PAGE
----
In other words, you must learn to zigzag, to walk on hot coal. Go to the decision makers directly and ensure that they know of your existence and your value to the organization. At the same time, remember to appease your supervisors. After all, if you are seen by the senior-most directors to be antagonizing the very people they have entrusted their organization to, your days at the corporation may be numbered.

5. The courage to face challenges head-on:

In the wild, elephants lead by walking towards danger. A herd of elephants usually comprises the large males, their females and calves. The moment they sense danger, the males immediately position themselves between the rest of the herd and the perceived danger. Such is the nature of leadership. The great leader understands that there can be no advancement without confrontation with risk. Indeed, the greatest achievements have been made by persons who calculatedly risked everything. Of course, risk is just that-it is risky! When you take a risk, you stand to lose your shirt as well. When you take a risk, tomorrow you may either be celebrating or weeping.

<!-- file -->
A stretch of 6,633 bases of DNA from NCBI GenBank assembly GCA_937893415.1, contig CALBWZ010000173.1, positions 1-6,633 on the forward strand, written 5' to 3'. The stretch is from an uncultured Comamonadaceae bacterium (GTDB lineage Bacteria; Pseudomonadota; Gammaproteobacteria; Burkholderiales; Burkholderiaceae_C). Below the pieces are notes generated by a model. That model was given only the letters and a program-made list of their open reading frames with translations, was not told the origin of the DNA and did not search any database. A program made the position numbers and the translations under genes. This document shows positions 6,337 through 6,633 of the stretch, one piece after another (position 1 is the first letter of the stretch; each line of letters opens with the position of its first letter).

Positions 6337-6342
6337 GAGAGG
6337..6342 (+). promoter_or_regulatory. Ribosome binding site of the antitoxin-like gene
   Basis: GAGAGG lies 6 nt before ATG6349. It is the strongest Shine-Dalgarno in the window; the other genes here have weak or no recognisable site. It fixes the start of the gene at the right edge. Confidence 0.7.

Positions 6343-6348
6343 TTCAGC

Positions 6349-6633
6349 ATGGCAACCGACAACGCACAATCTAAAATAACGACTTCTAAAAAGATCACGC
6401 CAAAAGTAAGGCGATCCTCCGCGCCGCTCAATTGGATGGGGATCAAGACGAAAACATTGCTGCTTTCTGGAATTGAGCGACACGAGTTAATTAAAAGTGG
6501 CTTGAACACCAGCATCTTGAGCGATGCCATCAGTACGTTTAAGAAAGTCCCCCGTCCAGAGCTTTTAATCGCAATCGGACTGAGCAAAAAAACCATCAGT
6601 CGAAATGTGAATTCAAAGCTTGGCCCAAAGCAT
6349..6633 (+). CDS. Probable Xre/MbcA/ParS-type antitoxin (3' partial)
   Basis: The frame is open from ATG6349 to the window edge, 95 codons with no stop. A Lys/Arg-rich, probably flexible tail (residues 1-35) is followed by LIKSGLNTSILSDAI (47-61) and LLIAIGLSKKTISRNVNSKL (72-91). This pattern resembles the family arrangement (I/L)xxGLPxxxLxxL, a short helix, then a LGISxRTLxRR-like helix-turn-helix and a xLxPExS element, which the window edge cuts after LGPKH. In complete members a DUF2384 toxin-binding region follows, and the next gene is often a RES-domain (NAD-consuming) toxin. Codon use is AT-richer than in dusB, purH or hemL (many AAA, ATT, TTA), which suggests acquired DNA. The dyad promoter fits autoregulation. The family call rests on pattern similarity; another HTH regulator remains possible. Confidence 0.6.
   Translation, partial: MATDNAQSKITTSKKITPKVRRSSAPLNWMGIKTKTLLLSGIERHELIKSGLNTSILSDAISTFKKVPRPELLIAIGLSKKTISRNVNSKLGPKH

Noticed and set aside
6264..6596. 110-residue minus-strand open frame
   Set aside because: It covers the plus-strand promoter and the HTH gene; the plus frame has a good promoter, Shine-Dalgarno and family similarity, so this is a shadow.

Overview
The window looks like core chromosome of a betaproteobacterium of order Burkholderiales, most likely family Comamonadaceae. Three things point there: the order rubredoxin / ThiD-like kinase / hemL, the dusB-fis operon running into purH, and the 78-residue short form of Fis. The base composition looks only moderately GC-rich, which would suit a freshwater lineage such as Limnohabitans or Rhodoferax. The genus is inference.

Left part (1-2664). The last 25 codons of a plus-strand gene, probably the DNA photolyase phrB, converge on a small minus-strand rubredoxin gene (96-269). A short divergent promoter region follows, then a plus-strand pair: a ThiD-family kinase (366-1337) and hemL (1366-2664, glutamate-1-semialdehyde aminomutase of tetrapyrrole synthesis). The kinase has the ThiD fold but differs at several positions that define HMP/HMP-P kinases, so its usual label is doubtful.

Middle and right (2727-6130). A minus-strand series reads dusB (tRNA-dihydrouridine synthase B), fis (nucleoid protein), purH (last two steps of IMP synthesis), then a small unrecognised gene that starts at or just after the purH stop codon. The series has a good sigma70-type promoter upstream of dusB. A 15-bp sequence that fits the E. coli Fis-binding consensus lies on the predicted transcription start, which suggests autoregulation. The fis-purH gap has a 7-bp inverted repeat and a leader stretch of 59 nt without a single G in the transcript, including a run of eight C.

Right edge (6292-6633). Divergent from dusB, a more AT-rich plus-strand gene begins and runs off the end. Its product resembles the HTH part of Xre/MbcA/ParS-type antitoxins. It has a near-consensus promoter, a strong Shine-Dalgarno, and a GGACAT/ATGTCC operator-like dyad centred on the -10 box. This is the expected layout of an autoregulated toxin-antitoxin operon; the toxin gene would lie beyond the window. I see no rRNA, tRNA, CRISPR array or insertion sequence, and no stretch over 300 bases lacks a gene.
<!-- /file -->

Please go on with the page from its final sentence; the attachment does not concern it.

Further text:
Whatever you do, you must always bear in mind that, as a leader, “You cannot swim for new horizons until you have the courage to lose sight of the shore,” as William Faulkner noted. How do you handle yourself during those moments when you must wait to discover the consequences of your daredevil, risk-taking pursuits? Be like a duck. On the surface, remain calm and composed. Beneath the surface, paddle like hell. Whenever I look at a duck gliding in what appears like an effortless move along a muddy stream, I stop to imagine how much thrusting and pushing the bird must be doing.

Such should be the persona of the leader: Every time, you find yourself anxious, seek comfort in the words of Paul Brunton: “Every test successfully met is rewarded by some growth in intuitive knowledge, strengthening of character, or initiation into a higher consciousness.” Welcome to this higher consciousness - it is where you belong, if you choose to!